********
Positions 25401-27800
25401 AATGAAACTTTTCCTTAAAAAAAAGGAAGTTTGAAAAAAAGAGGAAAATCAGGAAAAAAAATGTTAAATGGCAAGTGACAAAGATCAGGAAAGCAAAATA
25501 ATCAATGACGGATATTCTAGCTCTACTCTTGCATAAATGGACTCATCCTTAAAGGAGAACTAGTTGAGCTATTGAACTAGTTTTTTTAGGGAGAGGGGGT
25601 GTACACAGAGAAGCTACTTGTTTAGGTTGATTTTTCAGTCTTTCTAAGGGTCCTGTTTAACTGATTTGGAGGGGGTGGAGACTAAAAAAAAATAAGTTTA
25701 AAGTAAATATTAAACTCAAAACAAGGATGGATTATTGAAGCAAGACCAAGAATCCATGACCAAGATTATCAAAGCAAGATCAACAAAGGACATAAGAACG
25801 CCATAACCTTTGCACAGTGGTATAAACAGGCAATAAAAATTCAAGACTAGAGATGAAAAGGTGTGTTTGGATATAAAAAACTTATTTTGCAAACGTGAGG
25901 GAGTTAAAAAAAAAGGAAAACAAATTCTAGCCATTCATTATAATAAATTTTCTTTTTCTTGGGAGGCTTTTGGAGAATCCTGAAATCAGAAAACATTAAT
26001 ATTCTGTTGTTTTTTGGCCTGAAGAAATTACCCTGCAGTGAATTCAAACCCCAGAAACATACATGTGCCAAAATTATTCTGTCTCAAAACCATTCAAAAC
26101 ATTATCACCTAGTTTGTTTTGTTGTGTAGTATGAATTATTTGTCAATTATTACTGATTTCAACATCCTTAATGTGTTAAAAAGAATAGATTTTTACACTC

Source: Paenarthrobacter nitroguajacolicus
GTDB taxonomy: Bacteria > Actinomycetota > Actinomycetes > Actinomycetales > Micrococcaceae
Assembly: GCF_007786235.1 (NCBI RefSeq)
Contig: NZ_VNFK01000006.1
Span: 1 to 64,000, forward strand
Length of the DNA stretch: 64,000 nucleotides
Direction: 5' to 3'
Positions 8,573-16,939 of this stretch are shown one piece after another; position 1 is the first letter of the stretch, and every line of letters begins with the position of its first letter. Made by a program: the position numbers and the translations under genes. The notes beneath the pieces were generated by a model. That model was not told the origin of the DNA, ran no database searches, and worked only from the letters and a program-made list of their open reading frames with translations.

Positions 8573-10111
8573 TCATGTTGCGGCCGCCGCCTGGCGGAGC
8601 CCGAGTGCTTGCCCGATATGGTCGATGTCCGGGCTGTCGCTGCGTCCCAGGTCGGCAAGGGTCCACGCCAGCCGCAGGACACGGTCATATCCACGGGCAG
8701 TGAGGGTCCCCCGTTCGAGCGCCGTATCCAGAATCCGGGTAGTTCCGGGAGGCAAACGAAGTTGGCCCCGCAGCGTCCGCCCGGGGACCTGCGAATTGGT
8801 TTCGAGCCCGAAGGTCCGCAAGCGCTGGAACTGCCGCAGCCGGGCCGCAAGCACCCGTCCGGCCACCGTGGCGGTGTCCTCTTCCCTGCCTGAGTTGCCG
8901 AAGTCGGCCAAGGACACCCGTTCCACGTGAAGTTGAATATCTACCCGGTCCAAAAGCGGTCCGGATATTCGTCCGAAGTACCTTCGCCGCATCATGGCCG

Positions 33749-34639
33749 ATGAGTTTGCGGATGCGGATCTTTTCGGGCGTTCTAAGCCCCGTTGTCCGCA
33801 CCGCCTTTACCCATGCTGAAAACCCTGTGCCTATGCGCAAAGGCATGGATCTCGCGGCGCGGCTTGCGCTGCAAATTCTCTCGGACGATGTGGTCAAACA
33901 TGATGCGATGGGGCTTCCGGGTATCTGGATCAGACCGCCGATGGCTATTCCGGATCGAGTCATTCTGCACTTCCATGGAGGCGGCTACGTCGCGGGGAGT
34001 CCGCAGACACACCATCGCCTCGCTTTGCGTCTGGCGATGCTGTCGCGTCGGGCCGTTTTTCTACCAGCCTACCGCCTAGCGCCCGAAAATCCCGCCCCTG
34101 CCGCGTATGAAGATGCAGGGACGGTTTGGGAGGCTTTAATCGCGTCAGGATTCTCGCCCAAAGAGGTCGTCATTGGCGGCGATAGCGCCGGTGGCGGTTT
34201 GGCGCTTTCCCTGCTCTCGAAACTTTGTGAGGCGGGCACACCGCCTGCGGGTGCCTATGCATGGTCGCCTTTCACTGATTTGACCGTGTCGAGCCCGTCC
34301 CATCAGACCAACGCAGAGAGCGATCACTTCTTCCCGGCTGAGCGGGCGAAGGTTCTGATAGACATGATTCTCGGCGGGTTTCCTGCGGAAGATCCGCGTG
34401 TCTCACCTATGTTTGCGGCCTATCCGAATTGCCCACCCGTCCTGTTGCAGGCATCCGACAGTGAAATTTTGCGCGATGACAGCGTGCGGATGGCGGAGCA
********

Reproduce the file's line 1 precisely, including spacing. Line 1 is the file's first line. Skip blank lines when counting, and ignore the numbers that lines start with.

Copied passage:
Positions 25401-27800